"That number should be untouchable because of the things that I did for that organization," Sosa said in an interview with Chicago Magazine. "That right there shows me that they don't care about me, and they don't want to have a good relationship with me."This is, remember, the same Sammy Sosa who put up incredible statistics with the Cubs. He hit 609 career home runs -- most of which with the Cubs. He had three season -- again, with the Cubs -- where he hit an absurd 60 or more home runs. He has a career .370 wOBA, which is good enough 126 wRC+ -- or, in other words, about 26% above average. However, with the Cubs, his median and mode wRC+ was much more like 160.
He was a beast.
He was the face of the Cubs, as well. He was on Pepsi adds, billboards, and promos. When Sammy made contact with a pitch and did his little hop, the crowd became a screaming choir of Sammy's cathedral. For a short, glimmering time, Sammy Sosa was Chicago.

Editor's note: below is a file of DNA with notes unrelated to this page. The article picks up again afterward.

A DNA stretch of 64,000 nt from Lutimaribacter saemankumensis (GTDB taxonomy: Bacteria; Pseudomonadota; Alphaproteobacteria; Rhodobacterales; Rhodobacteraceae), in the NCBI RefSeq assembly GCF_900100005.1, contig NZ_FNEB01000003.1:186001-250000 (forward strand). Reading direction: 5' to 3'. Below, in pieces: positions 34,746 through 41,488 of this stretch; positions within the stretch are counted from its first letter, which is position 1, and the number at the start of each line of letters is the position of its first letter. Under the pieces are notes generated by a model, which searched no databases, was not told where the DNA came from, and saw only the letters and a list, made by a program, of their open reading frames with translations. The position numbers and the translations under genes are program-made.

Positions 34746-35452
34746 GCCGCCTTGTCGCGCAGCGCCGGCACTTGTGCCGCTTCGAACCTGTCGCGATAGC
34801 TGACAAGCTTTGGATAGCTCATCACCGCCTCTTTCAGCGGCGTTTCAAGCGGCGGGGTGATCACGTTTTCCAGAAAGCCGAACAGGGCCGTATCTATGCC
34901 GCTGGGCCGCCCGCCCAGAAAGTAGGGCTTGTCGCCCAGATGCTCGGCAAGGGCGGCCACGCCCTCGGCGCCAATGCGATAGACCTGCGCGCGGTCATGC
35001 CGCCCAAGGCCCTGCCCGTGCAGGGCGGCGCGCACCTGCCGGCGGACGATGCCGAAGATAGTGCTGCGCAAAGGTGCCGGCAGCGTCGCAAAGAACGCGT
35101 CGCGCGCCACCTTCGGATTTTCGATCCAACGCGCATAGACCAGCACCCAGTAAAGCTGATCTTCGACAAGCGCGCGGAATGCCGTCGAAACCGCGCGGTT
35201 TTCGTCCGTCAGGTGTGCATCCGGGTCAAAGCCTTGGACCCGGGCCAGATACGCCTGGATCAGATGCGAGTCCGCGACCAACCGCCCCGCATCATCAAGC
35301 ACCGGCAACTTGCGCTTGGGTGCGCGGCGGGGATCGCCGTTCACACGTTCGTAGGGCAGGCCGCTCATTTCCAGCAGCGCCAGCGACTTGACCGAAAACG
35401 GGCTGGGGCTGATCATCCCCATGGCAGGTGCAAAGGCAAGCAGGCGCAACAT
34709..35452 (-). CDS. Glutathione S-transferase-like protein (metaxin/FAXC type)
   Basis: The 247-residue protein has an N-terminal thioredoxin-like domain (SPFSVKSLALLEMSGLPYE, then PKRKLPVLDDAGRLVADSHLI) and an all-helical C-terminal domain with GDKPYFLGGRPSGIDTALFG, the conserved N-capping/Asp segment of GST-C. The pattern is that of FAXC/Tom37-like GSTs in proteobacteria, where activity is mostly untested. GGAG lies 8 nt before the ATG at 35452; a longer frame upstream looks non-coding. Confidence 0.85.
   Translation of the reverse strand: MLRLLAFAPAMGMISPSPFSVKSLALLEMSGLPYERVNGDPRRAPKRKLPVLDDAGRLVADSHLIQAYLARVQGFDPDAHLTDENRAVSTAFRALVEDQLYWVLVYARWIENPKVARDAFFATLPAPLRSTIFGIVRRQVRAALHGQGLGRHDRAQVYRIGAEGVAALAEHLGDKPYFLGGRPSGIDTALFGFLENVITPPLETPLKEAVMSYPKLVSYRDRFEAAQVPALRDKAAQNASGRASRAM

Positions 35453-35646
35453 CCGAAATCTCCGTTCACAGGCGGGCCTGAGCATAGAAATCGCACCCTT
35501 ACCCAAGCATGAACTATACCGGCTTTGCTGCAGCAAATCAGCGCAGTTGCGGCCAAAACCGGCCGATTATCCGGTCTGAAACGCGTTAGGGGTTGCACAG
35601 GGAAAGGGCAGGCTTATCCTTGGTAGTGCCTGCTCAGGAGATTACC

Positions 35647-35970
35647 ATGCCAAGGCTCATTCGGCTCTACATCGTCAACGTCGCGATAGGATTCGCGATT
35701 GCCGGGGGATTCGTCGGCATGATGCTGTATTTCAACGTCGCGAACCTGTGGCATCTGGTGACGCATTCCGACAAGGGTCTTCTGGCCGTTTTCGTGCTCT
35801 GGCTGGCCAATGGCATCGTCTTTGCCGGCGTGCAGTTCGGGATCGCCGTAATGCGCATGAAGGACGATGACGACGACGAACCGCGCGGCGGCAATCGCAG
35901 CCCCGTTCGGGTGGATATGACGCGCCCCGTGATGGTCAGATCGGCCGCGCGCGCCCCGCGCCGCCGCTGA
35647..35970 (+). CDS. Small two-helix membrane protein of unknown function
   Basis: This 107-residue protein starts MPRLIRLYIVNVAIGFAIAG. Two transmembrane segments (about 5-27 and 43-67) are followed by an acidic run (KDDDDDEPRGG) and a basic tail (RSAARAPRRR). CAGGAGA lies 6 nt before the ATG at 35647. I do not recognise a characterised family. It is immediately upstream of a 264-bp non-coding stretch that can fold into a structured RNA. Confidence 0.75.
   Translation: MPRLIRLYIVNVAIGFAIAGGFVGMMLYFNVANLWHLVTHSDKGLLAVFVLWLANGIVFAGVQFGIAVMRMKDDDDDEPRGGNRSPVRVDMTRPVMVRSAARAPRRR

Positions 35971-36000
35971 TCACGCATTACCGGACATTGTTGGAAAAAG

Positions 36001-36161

He was also, from what we can ascertain from the leaked 2003 drug test results, bending the rules. This, in retrospect, is highly unsurprising. The infamous home run chase between he and Mark McGuire both filled stadiums and defied reality.
So should this tainted superstar get to see his number waving in the wind above Wrigley Field? I honestly don't know. Sammy was my hero growing up. For many of us, he was a gateway drug into baseball.
But, here's my problem. Sammy was great, and he added a lot of lore and culture to the Cubs. But he also added a lot of negative lore and culture as well. I'm really heartbroken by how things played out for Sosa, but it's really hard to rationalize matching his name with:
Ernie Banks (14), Ron Santo (10), Ryne Sandberg (23), Billy Williams (26), Greg Maddux (31), Fergie Jenkins (31)[, and] Jackie Robinson's No. 42...